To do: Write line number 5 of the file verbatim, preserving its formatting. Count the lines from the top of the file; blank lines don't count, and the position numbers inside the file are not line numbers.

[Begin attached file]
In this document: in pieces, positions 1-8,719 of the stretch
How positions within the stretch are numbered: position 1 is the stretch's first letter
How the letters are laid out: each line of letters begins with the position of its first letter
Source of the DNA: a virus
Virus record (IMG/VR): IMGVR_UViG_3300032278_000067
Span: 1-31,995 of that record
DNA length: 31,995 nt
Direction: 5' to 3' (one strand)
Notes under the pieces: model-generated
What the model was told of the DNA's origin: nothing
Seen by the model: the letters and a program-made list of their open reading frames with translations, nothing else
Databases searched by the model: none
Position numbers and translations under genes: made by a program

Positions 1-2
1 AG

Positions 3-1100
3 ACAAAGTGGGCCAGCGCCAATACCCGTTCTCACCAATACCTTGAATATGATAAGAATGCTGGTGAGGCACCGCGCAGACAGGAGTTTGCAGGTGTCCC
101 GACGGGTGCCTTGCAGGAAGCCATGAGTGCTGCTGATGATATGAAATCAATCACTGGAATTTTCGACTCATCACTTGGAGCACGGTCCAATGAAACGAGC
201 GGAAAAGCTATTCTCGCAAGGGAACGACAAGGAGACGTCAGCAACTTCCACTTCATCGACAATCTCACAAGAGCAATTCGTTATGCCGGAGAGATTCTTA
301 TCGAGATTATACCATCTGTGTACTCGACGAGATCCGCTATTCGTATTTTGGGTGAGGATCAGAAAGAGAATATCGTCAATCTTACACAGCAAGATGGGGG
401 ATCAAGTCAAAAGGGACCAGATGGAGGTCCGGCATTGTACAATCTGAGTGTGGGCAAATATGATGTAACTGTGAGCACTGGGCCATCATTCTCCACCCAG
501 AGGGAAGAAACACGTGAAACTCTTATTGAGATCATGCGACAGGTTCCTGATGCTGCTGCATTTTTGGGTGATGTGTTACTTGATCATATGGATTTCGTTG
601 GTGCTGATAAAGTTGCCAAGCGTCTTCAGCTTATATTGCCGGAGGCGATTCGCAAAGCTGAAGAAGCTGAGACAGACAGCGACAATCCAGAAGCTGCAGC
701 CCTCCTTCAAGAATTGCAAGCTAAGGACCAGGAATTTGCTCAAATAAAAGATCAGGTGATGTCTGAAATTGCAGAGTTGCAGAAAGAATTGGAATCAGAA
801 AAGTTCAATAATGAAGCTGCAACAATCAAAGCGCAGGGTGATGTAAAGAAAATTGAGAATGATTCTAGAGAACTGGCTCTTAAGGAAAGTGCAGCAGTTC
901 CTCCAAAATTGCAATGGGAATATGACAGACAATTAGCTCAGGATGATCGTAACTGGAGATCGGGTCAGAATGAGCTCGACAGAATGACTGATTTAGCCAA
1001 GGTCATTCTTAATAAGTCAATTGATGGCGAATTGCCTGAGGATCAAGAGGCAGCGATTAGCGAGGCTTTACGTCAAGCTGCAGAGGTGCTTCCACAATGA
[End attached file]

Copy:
Virus record (IMG/VR): IMGVR_UViG_3300032278_000067